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Hayward payoff ignites BP controversy

LONDON, July 26 – BP chief executive Tony Hayward will walk away from the crisis-stricken British oil giant with a payoff of up to 18.5 million dollars, media reported Monday ahead of Hayward\’s departure.

The reports risked setting off a new controversy over the handling of the Gulf of Mexico oil disaster for which BP faces huge clean-up and damage costs and has been a public relations catastrophe for the conglomerate.

The BP board meets in London on Monday but the company insisted no final decision has been reached on a management change.

Directors gathered ahead of the release of second-quarter results on Tuesday which are expected to reveal a 30-billion-dollar (20-billion-pound, 23-billion-euro) provision for funding the disaster.

Reports said the announcement of Hayward\’s departure was imminent. He is expected to be replaced by Bob Dudley, the American executive now in charge of the Gulf of Mexico cleanup operation.

Hayward, who has struggled to maintain BP\’s reputation ever since the April 20 disaster which killed 11 workers, could get a pay-off and pension package worth around 12 million pounds, said The Times and the Financial Times newspapers.

The money is the equivalent of one year\’s salary plus a guaranteed pension.

Hayward has been criticised by President Barack Obama and other American leaders for his performance in countering the worst US environmental disaster. Comments such as "I would like my life back" and taking part in a yacht race as the oil slick grew all heightened anger in the United States.

BP said in a statement it noted "the press speculation" about the company\’s management and the provisions. "BP confirms that no final decision has been made on these matters."

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"Any decisions will be announced as appropriate," it said.

Replacing Hayward would help the company to start to rebuild its \’s severely tarnished profile.

In the Gulf of Mexico, the US government oil spill chief Thad Allen said BP\’s operation to plug the leaking well permanently had been delayed until the week beginning August 2.

Originally expected as early as Tuesday, Allen said BP had given a "refined and revised" timeline as it redeployed vessels and personnel following a recent storm.

The leak was sealed 11 days ago with a giant cap, but up to four million barrels (170 million gallons) of crude has already spewed into the sea since the deadly rig explosion.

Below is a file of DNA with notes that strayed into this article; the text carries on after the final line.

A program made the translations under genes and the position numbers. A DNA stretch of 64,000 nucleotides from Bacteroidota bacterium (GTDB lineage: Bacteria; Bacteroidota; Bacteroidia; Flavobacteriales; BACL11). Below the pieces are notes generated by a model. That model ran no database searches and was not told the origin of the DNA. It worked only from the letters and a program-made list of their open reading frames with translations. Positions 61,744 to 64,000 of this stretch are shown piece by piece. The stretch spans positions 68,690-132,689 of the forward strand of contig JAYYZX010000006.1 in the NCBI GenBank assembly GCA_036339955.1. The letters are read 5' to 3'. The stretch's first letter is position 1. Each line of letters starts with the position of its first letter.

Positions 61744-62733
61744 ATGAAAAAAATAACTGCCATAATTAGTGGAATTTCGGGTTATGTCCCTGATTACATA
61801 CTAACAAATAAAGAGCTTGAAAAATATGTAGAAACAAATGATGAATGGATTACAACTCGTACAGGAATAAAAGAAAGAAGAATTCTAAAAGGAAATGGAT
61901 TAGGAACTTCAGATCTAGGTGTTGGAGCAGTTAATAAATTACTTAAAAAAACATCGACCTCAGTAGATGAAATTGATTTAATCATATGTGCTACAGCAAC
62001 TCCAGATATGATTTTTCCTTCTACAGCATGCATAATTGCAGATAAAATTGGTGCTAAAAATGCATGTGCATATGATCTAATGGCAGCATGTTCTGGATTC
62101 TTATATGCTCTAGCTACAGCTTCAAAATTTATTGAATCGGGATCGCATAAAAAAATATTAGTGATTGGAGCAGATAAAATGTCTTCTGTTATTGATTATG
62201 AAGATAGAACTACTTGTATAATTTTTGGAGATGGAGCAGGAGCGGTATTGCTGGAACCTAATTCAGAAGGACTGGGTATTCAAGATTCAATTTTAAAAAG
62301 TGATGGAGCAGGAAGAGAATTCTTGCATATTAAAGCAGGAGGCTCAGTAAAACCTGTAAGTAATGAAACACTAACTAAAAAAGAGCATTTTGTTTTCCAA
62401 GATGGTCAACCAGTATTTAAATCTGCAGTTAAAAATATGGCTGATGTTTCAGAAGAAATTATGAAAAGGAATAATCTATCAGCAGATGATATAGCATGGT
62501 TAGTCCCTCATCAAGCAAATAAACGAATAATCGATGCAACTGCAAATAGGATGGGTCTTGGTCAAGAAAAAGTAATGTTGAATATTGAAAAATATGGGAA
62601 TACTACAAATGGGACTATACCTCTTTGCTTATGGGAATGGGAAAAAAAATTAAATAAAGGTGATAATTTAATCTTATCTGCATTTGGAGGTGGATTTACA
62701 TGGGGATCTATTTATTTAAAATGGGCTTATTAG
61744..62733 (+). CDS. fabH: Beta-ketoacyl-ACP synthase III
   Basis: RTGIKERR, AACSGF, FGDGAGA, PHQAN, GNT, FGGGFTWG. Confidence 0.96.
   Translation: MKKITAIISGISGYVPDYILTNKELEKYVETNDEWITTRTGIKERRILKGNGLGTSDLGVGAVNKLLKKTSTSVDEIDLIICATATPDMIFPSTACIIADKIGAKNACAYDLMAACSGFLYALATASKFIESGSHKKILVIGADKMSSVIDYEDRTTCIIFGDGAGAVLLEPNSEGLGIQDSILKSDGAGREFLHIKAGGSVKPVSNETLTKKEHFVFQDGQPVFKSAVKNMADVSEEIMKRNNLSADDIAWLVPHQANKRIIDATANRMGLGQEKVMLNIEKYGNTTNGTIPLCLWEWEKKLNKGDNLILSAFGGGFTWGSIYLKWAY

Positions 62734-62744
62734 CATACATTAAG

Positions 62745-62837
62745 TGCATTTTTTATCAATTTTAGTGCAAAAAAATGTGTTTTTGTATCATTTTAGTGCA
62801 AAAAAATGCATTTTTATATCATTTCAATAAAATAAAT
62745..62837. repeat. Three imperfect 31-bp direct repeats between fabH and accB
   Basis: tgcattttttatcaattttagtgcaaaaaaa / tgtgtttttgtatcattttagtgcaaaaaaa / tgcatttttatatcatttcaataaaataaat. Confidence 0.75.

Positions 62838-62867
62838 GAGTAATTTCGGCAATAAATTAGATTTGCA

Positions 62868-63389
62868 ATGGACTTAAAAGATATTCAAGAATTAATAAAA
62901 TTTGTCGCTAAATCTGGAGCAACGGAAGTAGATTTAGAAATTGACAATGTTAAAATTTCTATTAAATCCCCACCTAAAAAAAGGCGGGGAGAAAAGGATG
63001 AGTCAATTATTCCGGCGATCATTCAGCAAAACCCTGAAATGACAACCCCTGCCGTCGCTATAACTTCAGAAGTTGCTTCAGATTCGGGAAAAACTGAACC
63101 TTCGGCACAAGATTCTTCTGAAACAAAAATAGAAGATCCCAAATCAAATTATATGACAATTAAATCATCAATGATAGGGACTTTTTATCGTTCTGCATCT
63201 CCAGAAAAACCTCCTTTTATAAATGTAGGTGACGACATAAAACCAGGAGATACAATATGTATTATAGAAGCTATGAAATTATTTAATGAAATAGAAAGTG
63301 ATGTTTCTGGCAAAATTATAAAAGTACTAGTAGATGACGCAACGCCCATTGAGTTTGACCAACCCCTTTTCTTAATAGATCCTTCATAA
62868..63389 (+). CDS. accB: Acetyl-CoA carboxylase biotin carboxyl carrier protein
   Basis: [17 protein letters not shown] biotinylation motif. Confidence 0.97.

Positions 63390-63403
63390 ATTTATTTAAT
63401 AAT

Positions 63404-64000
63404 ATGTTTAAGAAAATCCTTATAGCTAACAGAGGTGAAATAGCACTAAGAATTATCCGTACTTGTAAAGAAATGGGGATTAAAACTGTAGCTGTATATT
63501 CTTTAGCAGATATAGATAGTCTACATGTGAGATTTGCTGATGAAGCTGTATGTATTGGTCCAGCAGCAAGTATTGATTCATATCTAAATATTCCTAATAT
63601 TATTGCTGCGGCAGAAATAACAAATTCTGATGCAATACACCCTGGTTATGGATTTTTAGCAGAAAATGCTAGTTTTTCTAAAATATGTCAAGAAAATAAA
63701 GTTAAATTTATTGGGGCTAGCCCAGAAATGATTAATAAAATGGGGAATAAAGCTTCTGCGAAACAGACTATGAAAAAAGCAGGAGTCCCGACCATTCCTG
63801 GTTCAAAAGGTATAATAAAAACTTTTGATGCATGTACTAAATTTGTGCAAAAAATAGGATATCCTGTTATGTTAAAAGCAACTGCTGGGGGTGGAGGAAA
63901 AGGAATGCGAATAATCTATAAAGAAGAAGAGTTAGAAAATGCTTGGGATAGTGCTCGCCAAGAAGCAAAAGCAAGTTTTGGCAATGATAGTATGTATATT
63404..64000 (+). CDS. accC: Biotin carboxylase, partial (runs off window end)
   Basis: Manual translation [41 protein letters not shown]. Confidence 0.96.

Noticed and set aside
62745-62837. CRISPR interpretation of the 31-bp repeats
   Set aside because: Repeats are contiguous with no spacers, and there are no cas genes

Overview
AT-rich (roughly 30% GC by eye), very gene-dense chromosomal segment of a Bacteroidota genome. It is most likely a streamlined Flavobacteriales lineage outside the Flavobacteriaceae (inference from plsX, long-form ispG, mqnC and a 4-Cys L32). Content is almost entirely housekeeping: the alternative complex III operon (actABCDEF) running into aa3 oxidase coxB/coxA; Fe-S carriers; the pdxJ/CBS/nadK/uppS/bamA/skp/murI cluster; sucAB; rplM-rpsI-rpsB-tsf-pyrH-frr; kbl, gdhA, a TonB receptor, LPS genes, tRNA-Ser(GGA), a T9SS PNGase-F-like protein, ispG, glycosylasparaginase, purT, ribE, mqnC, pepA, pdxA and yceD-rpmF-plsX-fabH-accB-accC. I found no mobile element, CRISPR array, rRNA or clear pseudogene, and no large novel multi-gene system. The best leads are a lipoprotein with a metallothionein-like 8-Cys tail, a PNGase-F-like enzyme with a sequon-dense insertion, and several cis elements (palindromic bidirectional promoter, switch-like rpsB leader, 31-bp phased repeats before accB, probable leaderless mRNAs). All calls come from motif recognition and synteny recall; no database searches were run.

Toxic crude has washed up on the shores of five US states on the Gulf Coast and vital tourism, fishing and oil industries in the region have been hit hard.

BP faces hundreds of pending lawsuits, not to mention hearings into the cause of the April 20 rig blast that should determine eventual liability.

The BBC report, quoting a senior BP source, said there was a "strong likelihood" Bob Dudley, who took over the day-to-day management of the spill response from Hayward last month, would be the new chief executive.

A BP spokesman told AFP only that "Tony Hayward is our chief executive. He has the full support of the board and management."

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Hayward is a deeply unpopular figure in the United States.

He enraged residents of the stricken Gulf states when he told Britain\’s Sky News television on May 18: "I think the environmental impact of this disaster is likely to be very, very modest."

He also said at one point that he was as keen as anyone to deal with the problem because "I would like my life back", and at the height of the crisis went to watch his yacht compete in a race.

Accused of constantly trying to play down the impact of the disaster, BP is now in a separate controversy.

The US Senate is examining claims by lawmakers that BP pressured the British government to free convicted Lockerbie bomber Abdelbaset Ali Mohment al-Megrahi. The Libyan was freed on compassionate grounds because he has cancer almost a year ago.

BP\’s efforts to resolve the Gulf disaster were threatened last week by Tropical Storm Bonnie, but ships and drilling rigs are now back on site.

BP and US officials plan two operations to kill the well. The first, a "static kill", involves pumping heavy drilling fluid known as "mud" from the top of the well.

A week later, using a similar process, the drilling fluid, which is denser than oil, will be pumped via a relief well deep under the seabed, checking the flow of crude and allowing the to be sealed with cement.


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